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Myrren's Gift: The Quickening, Book One

by Fiona McIntosh

(Orbit, £7.99, 662 pages, paperback, first published 2004, this edition published February 2005.)

Review by Martin Owton

cover scanMyrren's Gift (book 1 of The Quickening) is the first book published in the UK by Fiona McIntosh, though she has other books (the Trinity trilogy) published in Australia.

The story's central character is Wyl Thirsk, hereditary General of the Morgravian Legion. Wyl's father is close friend and advisor to the King of Morgravia, and as he grows up Wyl becomes equally as close to the King. However, despite the King's desire for their friendship to flourish, the heir to the throne Prince Celimus hates Wyl and takes every opportunity to humiliate him. On one such occasion Wyl is obliged to attend the torture and execution of Myrren, a young witch. Wyl does her the kindness of easing her death and she repays him by giving him a gift, the nature of which is initially unclear to Wyl. When the King dies and Celimus assumes the throne Wyl is in deep trouble. Coerced into a mission to the kingdom of Briavel, Morgravia's long time enemy, and separated from his loyal legionaries, Wyl is assassinated by the sellsword Romen Kareldy. At this point the nature of Myrren's gift becomes evident and Wyl's personality takes over the body of his assassin. Wyl must struggle to free the people he loves from the threat that Celimus's ambitions bring.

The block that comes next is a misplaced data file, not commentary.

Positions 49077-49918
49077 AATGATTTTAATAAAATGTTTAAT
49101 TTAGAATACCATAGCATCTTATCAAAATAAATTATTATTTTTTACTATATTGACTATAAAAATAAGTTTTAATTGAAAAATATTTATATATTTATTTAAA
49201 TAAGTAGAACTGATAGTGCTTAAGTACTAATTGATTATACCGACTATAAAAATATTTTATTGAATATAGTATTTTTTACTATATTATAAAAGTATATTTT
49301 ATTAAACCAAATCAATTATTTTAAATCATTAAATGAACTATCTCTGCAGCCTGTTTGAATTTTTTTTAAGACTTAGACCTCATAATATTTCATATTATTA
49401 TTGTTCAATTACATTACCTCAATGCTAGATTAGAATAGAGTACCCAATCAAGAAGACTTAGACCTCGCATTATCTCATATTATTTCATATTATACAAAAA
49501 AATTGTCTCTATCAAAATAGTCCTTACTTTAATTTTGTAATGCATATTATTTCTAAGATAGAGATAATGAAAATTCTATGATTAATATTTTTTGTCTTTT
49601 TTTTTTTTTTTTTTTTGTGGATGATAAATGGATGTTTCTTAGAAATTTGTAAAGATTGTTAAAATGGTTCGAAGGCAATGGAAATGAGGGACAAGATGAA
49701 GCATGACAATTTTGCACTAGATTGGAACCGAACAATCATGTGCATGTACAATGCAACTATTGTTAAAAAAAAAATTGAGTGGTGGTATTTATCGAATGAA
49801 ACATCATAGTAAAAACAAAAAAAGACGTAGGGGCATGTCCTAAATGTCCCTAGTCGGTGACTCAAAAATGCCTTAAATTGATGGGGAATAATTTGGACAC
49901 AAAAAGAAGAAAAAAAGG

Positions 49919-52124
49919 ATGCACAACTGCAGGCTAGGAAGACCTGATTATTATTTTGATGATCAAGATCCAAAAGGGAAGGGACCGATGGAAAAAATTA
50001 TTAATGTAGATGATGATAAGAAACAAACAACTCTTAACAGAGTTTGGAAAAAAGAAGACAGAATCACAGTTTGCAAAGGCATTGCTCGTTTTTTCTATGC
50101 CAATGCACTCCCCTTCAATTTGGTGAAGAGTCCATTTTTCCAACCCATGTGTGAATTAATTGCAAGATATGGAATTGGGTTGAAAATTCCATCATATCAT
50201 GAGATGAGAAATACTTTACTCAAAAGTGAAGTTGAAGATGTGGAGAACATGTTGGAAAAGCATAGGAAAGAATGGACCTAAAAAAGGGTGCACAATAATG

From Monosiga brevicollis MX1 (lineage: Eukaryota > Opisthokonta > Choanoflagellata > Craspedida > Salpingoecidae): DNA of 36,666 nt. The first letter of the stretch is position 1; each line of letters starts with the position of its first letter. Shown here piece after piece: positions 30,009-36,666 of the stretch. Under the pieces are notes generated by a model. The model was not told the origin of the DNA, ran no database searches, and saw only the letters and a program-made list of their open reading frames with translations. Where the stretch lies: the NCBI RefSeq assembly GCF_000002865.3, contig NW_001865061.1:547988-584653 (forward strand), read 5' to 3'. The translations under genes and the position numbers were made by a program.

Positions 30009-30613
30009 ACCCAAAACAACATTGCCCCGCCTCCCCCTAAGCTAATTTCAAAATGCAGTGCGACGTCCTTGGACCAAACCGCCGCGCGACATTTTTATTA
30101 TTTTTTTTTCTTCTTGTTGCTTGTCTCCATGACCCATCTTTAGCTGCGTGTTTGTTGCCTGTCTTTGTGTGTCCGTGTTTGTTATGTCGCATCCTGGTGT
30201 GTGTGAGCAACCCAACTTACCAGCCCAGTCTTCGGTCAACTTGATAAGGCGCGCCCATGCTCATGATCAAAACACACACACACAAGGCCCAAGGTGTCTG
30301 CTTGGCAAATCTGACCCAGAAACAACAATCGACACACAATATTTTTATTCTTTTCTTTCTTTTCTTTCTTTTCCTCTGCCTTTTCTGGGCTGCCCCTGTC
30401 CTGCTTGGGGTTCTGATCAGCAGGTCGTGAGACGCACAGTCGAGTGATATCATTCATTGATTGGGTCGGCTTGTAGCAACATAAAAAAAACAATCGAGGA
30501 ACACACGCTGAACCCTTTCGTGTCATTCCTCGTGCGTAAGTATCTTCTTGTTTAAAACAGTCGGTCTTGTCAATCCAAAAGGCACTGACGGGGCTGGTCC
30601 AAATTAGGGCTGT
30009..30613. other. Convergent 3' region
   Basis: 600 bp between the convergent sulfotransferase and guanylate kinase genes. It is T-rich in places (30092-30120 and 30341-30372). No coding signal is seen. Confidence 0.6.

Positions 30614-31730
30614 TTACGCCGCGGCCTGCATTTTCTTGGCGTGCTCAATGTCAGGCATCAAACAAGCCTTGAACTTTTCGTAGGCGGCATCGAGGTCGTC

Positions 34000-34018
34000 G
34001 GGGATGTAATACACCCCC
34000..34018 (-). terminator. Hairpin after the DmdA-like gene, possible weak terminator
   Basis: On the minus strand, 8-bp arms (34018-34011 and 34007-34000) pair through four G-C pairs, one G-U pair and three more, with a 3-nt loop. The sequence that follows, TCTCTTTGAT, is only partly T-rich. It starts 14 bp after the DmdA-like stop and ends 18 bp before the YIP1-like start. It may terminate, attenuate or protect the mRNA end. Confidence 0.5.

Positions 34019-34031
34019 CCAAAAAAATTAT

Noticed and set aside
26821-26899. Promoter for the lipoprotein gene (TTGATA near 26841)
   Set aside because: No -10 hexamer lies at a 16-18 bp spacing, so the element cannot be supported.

So far, so good. In the hands of a talented storyteller we should be in for a gripping adventure of classic fantasy. But we're not in the hands of a talented storyteller. Regrettably Fiona McIntosh displays all the errors of an inexperienced writer. She does not appear to have learned the fundamental disciplines of showing not telling, and maintaining her point of view. The world of Myrren's Gift is the default setting of feudal Europe plus magic, with added anachronisms such as readily available sugar and people eating potatoes (sugar was not widely available and affordable until the 16th century). The characterisation has limited credibility and interest: Prince Celimus is just too bad to be believable and another character, Fynch, an uneducated child sewer worker, talks just like a courtier.

All this might be tolerable if the plot was a real cracker, but it isn't. It takes a while to get going, rolls satisfactorily for a bit, then takes a major diversion when Wyl goes in search of Kareldy's past which does not contribute to the main plotline. Too many key events are driven by characters doing daft things. The climax requires the, hitherto sensible, young queen of Briavel to do two stupid things and then have a spectacular change of mind about Wyl to bring about the ending. There is little resolution of the main plotlines by the end of the 650 pages, with everything left 'to be continued in book 2' (Blood and Memory). I will not be reading it.

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